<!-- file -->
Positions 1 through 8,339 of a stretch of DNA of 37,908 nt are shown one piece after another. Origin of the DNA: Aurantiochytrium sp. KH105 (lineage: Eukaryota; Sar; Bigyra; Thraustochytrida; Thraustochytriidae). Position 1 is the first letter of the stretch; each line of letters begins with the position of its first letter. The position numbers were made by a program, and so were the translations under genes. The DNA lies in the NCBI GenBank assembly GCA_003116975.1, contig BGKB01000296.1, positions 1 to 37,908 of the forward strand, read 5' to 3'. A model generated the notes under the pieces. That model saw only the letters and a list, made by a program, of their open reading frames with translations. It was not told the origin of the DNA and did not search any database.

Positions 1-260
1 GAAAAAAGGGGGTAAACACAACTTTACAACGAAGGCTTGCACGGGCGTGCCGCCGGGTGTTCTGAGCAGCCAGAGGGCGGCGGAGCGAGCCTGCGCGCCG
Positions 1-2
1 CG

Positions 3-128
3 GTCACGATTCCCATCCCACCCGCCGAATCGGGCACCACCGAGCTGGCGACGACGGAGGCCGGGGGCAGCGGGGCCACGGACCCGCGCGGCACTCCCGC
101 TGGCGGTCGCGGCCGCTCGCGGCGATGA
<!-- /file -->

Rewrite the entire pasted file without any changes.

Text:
Positions 1 through 8,339 of a stretch of DNA of 37,908 nt are shown one piece after another. Origin of the DNA: Aurantiochytrium sp. KH105 (lineage: Eukaryota; Sar; Bigyra; Thraustochytrida; Thraustochytriidae). Position 1 is the first letter of the stretch; each line of letters begins with the position of its first letter. The position numbers were made by a program, and so were the translations under genes. The DNA lies in the NCBI GenBank assembly GCA_003116975.1, contig BGKB01000296.1, positions 1 to 37,908 of the forward strand, read 5' to 3'. A model generated the notes under the pieces. That model saw only the letters and a list, made by a program, of their open reading frames with translations. It was not told the origin of the DNA and did not search any database.

Positions 1-260
1 GAAAAAAGGGGGTAAACACAACTTTACAACGAAGGCTTGCACGGGCGTGCCGCCGGGTGTTCTGAGCAGCCAGAGGGCGGCGGAGCGAGCCTGCGCGCCG
Positions 1-2
1 CG

Positions 3-128
3 GTCACGATTCCCATCCCACCCGCCGAATCGGGCACCACCGAGCTGGCGACGACGGAGGCCGGGGGCAGCGGGGCCACGGACCCGCGCGGCACTCCCGC
101 TGGCGGTCGCGGCCGCTCGCGGCGATGA